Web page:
(Photo: The French Market in 2017. | xiquinhosilva/CC) The French Market will host a free, walk-up COVID-19 testing set on Tuesday and Wednesday.
The testing site is in partnership with the New Orleans Health Department and will be located at the Flea Market space located at 1235 N. Peters St. from 10 a.m. to 3 p.m. on June 30 and July 1.
Oral swab tests will be given, with results available in three to four days.
Appointments, insurance and IDs are not required.
Only people not showing symptoms are asked to get tested at this location. If you are showing symptoms or believe you may have been exposed to coronavirus, call the Louisiana Department of Health directly at 877-766-2130.
A gift shop connected to “Pit Bulls and Parolees” reality TV show located on lower Decatur Street, has closed earlier this month, citing the COVID-19 mandatory shutdowns.
In a statement posted to social media on May 15, Villalobos Rescue Center announced that The Tahyo, located at 1224 Decatur St., closed for good following a prolonged shutdown due to coronavirus.
New Orleans Mayor LaToya Cantrell issued a March 16 executive order that closed businesses as part of a measure to contain spread of the virus. On May 16, Cantrell began easing restrictions and instituted a phased reopening of the city.
The shop was one of the first to close following the initial outbreak of the virus several months ago, according to Tia Torres, who runs the nonprofit all-breed dog rescue shelter and focus of the TV show.
Torres’ daughter Mariah ran the lower Decatur Street shop to help support the dogs housed by her mother’s rescue.
“We could not hold up against the COVID-19 pandemic and the aftermath of mandatory shutdowns,” according to a May 15 statement released by The Tahyo. “We enjoyed our time on Decatur St and will miss our FQ family.”
The store will continue to exist, however, in its online form at thetahyo.com. Sales proceeds go to support Villalobos dog rescue, which costs approximately $4 million a year to operate, according to its website.
Normally open 24 hours a day, the restaurant and must-see stop for tourists was forced to cease in-dining operations and use take-out or delivery services following Mayor LaToya Cantrell’s March 16 stay-at-home order issued as a measure to prevent the spread of the coronavirus.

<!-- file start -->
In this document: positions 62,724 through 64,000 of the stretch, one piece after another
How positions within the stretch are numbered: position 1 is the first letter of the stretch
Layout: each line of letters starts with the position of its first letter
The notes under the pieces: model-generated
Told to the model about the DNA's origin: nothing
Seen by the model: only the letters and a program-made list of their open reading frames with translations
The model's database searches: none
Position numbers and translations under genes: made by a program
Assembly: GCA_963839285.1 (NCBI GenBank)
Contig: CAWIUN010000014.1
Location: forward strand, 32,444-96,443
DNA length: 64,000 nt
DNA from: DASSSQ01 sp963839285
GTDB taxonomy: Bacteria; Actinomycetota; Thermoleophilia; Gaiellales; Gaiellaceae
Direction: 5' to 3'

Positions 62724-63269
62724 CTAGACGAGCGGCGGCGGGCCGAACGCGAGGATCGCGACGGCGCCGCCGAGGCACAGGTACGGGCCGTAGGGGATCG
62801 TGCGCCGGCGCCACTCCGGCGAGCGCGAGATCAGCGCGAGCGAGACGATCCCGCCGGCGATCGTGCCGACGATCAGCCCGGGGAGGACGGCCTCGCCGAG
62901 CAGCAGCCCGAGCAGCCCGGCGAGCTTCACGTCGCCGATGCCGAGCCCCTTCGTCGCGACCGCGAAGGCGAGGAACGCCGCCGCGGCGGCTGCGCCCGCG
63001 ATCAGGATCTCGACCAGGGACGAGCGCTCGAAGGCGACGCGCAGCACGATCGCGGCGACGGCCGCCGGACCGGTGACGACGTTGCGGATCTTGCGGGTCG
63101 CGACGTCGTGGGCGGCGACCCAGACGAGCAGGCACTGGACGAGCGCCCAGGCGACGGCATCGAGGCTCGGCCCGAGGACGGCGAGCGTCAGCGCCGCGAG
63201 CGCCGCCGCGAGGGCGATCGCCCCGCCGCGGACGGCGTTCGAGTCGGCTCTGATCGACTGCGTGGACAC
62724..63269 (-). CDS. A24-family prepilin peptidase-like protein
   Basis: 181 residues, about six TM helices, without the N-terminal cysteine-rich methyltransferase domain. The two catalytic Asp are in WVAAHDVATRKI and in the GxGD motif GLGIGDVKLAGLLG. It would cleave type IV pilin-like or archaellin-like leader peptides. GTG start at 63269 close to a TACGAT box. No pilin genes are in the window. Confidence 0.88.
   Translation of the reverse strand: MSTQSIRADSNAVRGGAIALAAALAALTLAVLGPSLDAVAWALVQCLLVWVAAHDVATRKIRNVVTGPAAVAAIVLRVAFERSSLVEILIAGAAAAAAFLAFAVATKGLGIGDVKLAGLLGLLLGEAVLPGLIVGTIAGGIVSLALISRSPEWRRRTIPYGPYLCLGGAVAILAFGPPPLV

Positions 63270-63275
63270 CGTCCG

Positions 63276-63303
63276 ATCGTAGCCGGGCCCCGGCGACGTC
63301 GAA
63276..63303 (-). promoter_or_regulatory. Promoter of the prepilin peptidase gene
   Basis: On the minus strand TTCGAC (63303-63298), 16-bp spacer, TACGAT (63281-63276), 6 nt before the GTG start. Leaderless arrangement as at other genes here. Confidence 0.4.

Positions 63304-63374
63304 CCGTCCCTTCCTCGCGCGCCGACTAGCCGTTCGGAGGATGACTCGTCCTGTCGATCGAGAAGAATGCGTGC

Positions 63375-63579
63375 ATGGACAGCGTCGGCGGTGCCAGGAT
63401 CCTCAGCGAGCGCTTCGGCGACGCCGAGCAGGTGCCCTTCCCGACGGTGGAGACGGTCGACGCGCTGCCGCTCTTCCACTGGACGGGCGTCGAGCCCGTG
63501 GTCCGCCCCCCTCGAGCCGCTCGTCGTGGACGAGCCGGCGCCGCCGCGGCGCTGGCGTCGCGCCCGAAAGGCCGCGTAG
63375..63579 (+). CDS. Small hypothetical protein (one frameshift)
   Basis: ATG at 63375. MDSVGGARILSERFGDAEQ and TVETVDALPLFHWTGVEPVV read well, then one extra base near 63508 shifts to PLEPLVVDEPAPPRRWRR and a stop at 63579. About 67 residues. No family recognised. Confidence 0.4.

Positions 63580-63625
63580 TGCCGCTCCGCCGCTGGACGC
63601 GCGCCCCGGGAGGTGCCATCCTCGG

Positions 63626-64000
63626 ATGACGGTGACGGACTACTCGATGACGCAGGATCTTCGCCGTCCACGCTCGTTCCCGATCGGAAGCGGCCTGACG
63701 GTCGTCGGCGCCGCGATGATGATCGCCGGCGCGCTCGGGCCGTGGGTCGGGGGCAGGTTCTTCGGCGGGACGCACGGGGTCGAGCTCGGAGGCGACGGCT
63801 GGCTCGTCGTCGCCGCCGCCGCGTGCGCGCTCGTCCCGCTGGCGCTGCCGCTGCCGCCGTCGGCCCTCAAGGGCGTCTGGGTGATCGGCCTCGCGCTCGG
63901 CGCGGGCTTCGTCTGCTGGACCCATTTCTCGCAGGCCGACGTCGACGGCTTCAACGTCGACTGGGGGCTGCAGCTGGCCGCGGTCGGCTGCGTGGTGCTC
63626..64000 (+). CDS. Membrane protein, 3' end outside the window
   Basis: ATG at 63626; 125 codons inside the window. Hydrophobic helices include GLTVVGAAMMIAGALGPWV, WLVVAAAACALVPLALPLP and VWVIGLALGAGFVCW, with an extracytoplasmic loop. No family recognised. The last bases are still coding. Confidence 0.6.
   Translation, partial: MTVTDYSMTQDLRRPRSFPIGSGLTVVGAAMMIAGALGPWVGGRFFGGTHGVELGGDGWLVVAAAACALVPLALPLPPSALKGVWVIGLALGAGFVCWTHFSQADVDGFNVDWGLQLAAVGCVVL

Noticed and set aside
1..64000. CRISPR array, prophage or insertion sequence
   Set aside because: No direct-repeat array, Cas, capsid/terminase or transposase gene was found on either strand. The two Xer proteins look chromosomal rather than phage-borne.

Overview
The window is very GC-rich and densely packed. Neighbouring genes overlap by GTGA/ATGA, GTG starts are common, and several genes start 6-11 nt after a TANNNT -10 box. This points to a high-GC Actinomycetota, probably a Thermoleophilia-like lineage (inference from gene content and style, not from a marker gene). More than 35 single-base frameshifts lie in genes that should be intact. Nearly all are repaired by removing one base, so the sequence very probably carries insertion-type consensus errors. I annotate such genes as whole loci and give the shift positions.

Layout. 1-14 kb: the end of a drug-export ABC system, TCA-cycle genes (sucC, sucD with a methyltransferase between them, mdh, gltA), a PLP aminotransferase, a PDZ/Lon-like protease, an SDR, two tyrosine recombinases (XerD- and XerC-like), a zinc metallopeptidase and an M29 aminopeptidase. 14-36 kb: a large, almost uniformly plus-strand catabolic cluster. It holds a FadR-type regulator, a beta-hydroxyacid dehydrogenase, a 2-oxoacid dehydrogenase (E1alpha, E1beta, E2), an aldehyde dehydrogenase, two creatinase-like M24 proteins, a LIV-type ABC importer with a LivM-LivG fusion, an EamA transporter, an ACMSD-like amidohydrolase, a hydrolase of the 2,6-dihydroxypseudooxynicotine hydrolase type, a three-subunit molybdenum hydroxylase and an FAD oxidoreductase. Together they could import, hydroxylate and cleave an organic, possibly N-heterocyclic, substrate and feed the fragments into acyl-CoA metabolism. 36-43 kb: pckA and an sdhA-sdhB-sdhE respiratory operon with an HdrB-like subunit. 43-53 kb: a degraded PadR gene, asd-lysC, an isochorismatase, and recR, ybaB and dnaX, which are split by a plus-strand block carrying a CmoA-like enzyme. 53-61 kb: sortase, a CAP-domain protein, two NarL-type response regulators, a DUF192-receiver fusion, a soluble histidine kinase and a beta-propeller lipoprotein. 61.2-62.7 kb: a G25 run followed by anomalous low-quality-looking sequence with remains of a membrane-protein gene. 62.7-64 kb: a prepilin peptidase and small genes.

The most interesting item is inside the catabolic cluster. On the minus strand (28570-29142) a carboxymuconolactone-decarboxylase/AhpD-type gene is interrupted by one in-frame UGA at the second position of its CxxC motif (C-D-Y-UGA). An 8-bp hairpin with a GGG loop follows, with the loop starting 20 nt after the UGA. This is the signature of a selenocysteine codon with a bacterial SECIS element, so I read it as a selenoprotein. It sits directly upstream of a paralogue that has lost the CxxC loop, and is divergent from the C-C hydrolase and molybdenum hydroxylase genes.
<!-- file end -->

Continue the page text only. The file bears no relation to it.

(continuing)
As the lockdown progressed, the restaurant also maintained its mail order operations by shipping coffee and beignet mix.
The phased reopening is based on several conditions, including that coronavirus cases continue to drop and that people continue following public health guidelines such as social/physical distancing at least 6 feet apart from each other, according to the city’s safe reopening page.
A French Quarter street performer who allegedly pushed more than a dozen artist carts into the Mississippi River during the course of several hours in January was arrested Feb. 17 following an investigation by the New Orleans Police.
Landon Semones, 42, was arrested on 11 counts of theft and one count of authorized entry into a business after entering the Jackson Square Artists Yard on Jan. 31 and pushing at least a dozen artists carts into the river, according to New Orleans Police.
New Orleans Police responded to a call of a theft in the 700 block of Decatur Street at 11:25 a.m. on Jan. 31 and spoke to a victim who stored under the breezeway across the street from Jackson Square.
The victim told officers that he stored his cart under the breezeway on Jan. 30 and upon returning at 7 a.m. the next morning, he noticed the security lock on the door had been tampered with, according to New Orleans Police.
When the victim entered the storage area, he noticed that his cart and numerous other carts were missing.
Project NOLA, a nonprofit crime camera network, released a video on Feb. 12 that allegedly shows Semones pushing the carts one by one into the river during the course of several hours.
During the investigation, New Orleans Police identified Semones as a suspect and issued an arrest warrant.
Semones turned himself into the New Orleans Police Department Eighth District station located at 334 Royal Street at 9 a.m. on Feb. 17 and was booked into the Orleans Parish Justice Center.
Semones, who is known to perform as a mime in the French Quarter, is also known by the name “Dade Murphy.”
The Jan. 31 incident disrupted the daily routines of at least a dozen artists — including painters, musicians and other merchants — who cater to tourists in the heavily-trafficked tourist area of Jackson Square.
The alleged thefts of the carts reportedly damaged thousands of dollars of art and supplies, according to Cassie Tarr, who organized a GoFundMe page to raise money for the artists, adding that many of them lost their livelihoods in the incident.
The incident occurred less than a month before Mardi Gras on Feb. 25, during one of the busiest times of the year for artists, street vendors, performers and hospitality industry workers in the French Quarter.
“Many of the carts [belong] to our beloved older members of Jackson Square, folks who have been part of the cultural fabric of the French Quarter for over 40 years,” Tarr wrote on the GoFundMe page.
The GoFundMe page, which was created on Feb. 5, has raised more than $20,000, just short of the $25,000 goal, and will be distributed equally among the 13 artists who lost their carts, Tarr wrote.
Anyone with additional information on this incident is asked to contact NOPD Eighth District detectives at 504-658-6080.
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